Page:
Service Bulletins and other such continuing airworthiness data should be technically assessed and complied with as deemed necessary.

The SDMP ‘template’ (as linked in CAP 1454) is a template but actually perfect for the job it is designed to do. No one can complain that your SDMP data is incorrect if you’re using the CAA’s template.

The required signature for the ‘approval’ of the SDMP is either the owner or a contracted CAMO or the competent authority (CAA) – not all of them, only one is required. The SDMP is not approved by the CAA but of course they may come across it if they choose the aircraft for an ACAM survey at some stage.

FAA and EASA Airworthiness Directives are available free of charge. Some manufacturer’s provide all of their manuals and continuing airworthiness data FOC as well: Diamond, Tecnam, Extra, Lycoming, TCM and Rotax to name a few. Others choose to charge for the privilege of seeing the manuals, such as Cessna and Piper although SBs etc may be available FOC. Normally you can find current revisions of manuals from ‘unapproved sources’ if you look hard enough.

The signatory of the Airworthiness Review Certificate (ARC) is not responsible for ‘saying the aircraft is airworthy’. The signatory of the CRS for maintenance or a check signs to say that the aircraft is fit for release to service but not the ARC signatory. The ARC is, as its name suggests, a review of the maintenance carried out since the last ARC issue or extension. A new ARC also requires an inspection of the aircraft but not the complete aircraft – it’s more of a sampling exercise. The ARC signatory may not even be a licenced engineer.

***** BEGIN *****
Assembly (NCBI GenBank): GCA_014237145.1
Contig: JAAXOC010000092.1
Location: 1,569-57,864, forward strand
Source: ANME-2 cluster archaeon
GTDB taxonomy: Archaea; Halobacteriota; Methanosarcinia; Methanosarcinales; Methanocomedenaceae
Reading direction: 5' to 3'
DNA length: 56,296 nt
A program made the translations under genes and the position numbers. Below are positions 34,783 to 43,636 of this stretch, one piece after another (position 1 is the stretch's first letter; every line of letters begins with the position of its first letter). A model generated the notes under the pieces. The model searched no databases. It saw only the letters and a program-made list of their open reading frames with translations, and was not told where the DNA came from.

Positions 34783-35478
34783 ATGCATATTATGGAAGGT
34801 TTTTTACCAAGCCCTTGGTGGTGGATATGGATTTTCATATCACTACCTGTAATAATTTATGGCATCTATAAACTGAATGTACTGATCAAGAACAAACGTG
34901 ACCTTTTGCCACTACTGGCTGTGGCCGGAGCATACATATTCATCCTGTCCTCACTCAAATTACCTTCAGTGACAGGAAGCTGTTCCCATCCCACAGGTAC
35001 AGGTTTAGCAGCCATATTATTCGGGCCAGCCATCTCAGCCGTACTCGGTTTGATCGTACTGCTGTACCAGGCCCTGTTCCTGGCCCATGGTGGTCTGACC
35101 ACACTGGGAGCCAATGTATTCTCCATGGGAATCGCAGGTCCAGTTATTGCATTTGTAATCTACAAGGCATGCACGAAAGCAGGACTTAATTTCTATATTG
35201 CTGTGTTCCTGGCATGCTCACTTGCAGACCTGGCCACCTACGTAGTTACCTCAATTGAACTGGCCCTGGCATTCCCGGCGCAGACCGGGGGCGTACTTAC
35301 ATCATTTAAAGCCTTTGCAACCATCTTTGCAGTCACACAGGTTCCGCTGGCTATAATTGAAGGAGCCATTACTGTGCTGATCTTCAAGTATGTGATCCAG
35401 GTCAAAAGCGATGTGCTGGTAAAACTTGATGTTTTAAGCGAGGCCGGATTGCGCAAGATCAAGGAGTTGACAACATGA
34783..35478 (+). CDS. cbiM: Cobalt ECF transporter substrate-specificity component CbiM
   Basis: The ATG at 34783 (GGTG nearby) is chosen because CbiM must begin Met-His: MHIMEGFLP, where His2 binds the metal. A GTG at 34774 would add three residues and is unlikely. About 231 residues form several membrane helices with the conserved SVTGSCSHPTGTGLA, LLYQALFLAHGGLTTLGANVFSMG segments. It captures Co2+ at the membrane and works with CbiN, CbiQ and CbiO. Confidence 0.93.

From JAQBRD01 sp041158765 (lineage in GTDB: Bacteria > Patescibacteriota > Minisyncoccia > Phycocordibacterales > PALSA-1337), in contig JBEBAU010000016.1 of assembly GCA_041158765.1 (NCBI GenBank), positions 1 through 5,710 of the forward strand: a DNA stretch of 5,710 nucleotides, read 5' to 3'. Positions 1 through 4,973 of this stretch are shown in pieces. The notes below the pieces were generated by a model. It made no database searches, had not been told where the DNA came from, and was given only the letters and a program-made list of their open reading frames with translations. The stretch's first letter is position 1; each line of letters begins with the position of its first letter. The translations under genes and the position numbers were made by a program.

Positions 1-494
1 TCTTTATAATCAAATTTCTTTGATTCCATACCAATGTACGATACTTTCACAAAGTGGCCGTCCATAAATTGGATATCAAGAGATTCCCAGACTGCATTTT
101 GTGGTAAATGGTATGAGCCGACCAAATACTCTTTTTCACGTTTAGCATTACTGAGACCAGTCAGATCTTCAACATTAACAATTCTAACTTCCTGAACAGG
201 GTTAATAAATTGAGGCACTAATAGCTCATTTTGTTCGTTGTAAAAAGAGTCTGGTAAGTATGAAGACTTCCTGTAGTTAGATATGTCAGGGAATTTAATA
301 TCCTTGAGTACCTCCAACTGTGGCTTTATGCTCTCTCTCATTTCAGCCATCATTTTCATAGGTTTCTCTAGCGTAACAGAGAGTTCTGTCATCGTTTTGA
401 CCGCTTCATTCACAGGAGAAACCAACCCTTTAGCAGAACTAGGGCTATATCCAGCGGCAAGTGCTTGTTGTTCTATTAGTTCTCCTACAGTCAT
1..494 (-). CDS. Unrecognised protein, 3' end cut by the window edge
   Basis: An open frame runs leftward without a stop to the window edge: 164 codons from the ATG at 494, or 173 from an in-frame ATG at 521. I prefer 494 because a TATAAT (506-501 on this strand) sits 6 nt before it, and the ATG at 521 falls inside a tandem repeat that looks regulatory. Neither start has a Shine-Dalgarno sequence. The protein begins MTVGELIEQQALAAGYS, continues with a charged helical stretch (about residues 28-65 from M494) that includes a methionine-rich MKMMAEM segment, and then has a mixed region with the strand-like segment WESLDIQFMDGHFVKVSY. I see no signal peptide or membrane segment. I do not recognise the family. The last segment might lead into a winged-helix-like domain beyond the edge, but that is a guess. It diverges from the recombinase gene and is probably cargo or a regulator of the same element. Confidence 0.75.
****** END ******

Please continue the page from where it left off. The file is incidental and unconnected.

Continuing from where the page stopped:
Maintenance is a necessary evil that owners don’t like to pay for – it’s not the same as spending hard-earned cash on new avionics or paint etc. As some have said on this thread, there is a lot of background work involved in keeping the aircraft ‘airworthiness’ up to date, ie paperwork, ADs, SBs etc as well as pumping up the tyres and changing the oil and that labour input has to be paid for if the owner isn't confident in doing it themselves.

Hopefully, that clears some points up. Not all engineers are out to shaft owners – there are some very honourable ones out there. If in doubt, there are enough aircraft owners on this Forum to question as to how they get on. I know for a fact that many are quite happy with their engineering support. Find a good engineer, work with them to maintain your aircraft and it’ll pay dividends in the long run.

Lastly, if anyone has any other questions and is going to AeroExpo, the CAA have a stand there….
Last edited by aerofurb on Tue Jun 11, 2019 11:22 pm, edited 1 time in total.
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By Bobcro
#1699520
Thanks, just the clarification that I needed and as in Dragons Den I had chosen you before I asked. I am at Aero Expo on Thursday and Friday at the Sonaca 200 and hope to catch up with friends old and new and visit the CAA.